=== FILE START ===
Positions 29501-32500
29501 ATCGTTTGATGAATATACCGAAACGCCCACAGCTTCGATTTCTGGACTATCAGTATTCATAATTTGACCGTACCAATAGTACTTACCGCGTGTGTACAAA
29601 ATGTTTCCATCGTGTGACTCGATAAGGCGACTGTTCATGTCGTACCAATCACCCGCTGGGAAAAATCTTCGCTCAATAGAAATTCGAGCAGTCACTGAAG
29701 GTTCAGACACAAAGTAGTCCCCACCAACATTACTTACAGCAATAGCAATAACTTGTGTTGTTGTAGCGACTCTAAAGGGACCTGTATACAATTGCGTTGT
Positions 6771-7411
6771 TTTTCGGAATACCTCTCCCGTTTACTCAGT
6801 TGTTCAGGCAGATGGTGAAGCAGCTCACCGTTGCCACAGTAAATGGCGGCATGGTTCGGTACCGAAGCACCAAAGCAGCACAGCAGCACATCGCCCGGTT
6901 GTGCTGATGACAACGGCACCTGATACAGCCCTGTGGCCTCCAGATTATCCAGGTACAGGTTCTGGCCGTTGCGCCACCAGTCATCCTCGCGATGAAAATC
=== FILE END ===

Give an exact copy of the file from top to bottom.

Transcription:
Positions 29501-32500
29501 ATCGTTTGATGAATATACCGAAACGCCCACAGCTTCGATTTCTGGACTATCAGTATTCATAATTTGACCGTACCAATAGTACTTACCGCGTGTGTACAAA
29601 ATGTTTCCATCGTGTGACTCGATAAGGCGACTGTTCATGTCGTACCAATCACCCGCTGGGAAAAATCTTCGCTCAATAGAAATTCGAGCAGTCACTGAAG
29701 GTTCAGACACAAAGTAGTCCCCACCAACATTACTTACAGCAATAGCAATAACTTGTGTTGTTGTAGCGACTCTAAAGGGACCTGTATACAATTGCGTTGT
Positions 6771-7411
6771 TTTTCGGAATACCTCTCCCGTTTACTCAGT
6801 TGTTCAGGCAGATGGTGAAGCAGCTCACCGTTGCCACAGTAAATGGCGGCATGGTTCGGTACCGAAGCACCAAAGCAGCACAGCAGCACATCGCCCGGTT
6901 GTGCTGATGACAACGGCACCTGATACAGCCCTGTGGCCTCCAGATTATCCAGGTACAGGTTCTGGCCGTTGCGCCACCAGTCATCCTCGCGATGAAAATC